The Prado Museum in Madrid is devoting an exhibition to Auguste Renoir (1841-1919) entitled "Passion for Renoir. The Sterling Collection and the Francine Clark Art Institute". A selection of 31 exceptional paintings by the French impressionist will be on show from 19th October to 6th February 2011.
The Martin Gropius Bau Museum of Berlin is presenting over 70 paintings by French artist Pierre Soulages until 17th January 2011.
Until 16th January 2011 the "Canaletto and his Rivals" exhibition at the National Gallery of London is presenting a collection of views of Venice painted amongst others by Venitian artists Giovanni Antonio Canal, otherwise known as Canaletto (1697-1768). Around 60 of his pictures from collections around the world are on show.
The 37th edition of the International Contemporary Art Fair will take place from 21st to 24th October 2010 at the Grand Palais, the Carrée du Louvre and in the Tuilerie Gardens in Paris. The fair will host 194 art galleries from 20 different countries and 3,500 artists.
The 2010 edition of the Viennale, the cinema festival in Vienna opens its doors in 21st October with the showing of the film "Des Hommes et des Dieux" (Of Gods and Men) by Xavier Beauvois who received the "Grand Jury Prize" at the Cannes Festival. The Viennale will take place until 3rd November.
The Guinness Cork Jazz Festival, one of the biggest in Europe, will take place from 22nd to 25th October.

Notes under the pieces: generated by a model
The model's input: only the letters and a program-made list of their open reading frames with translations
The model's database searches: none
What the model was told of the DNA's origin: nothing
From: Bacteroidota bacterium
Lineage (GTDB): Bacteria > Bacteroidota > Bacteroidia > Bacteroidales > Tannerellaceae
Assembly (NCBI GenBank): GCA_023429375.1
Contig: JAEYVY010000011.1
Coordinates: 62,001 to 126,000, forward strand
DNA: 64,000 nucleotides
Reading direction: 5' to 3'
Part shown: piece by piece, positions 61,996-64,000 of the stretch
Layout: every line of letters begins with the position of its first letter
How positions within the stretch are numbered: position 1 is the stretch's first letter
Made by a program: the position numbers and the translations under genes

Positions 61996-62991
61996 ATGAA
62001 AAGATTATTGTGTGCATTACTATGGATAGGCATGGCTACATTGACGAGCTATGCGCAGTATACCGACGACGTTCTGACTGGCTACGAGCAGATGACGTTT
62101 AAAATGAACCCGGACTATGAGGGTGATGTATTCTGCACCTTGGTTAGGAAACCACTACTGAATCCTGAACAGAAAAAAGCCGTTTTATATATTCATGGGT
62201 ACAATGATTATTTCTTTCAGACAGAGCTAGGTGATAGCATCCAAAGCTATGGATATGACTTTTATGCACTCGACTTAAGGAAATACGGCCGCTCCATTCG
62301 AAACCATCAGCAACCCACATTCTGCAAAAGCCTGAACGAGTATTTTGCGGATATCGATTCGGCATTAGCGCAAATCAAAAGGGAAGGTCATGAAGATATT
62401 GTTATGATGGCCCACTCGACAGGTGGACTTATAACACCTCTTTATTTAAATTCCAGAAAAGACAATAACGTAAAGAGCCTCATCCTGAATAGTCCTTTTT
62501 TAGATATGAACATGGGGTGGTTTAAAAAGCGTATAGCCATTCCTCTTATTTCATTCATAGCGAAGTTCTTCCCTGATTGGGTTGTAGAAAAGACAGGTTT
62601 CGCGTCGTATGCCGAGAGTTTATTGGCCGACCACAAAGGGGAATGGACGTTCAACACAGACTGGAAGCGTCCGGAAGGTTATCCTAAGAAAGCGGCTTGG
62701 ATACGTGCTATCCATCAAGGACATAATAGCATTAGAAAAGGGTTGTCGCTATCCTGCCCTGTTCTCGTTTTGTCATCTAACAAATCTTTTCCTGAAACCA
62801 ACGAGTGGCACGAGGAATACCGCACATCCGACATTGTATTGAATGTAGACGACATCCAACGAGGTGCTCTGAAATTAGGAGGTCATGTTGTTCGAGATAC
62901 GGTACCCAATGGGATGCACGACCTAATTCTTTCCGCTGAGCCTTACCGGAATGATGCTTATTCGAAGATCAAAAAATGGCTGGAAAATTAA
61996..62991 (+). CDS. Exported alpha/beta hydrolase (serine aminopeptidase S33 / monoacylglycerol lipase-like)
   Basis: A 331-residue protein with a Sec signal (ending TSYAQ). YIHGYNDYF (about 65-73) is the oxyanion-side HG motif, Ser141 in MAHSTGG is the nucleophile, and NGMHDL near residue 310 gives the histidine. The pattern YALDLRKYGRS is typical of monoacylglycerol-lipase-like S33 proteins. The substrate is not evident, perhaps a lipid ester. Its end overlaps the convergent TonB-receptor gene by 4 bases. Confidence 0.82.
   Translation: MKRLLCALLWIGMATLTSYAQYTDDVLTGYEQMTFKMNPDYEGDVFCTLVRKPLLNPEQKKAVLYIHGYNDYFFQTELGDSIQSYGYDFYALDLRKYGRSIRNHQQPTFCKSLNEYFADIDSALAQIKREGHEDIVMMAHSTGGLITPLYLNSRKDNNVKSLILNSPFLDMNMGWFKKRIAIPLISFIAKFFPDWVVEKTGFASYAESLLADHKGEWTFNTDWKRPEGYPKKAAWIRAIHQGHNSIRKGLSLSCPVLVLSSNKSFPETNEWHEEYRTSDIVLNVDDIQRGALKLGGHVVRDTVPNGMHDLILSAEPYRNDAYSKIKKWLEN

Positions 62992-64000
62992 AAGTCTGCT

The 2010 edition of the Heinrich Schütz Festival (1585-1672), "the father of modern German music" will take place from 15th-24th October and its motto is "Schütz and Europe". From Italy to Denmark - life led Heinrich Schütz to many countries - his sphere of influence spread across all of Europe in the 17th century. The festival offers a programme of 25 events in three towns (Bad Köstritz, Dresden and Weißenfels): concerts, conferences, visits and musical mass.
The Festival of the Ibero-American Theatre of Cadiz will take place from 19th to 30th October. More than 30 plays are planned during this, the 25th anniversary of the festval.
Agenda : 18th October
Eurogroup Meeting18th October to 21st October
Plenary Session of European Parliament in Strasbourg19th October
"Economy Finance" Council21st October
"Employment, Social Policy, Healthcare and Consumer" Council21st and 22nd October
Informal Meetings of the 27 Cooperation and Development and also Sports Ministers22nd and 23rd October
G20 Finance Ministers' Meeting25th October
"General Affairs" and "Foreign Affairs" Councils25th and 26th October
"Agriculture and Fisheries" Council28th and 29th October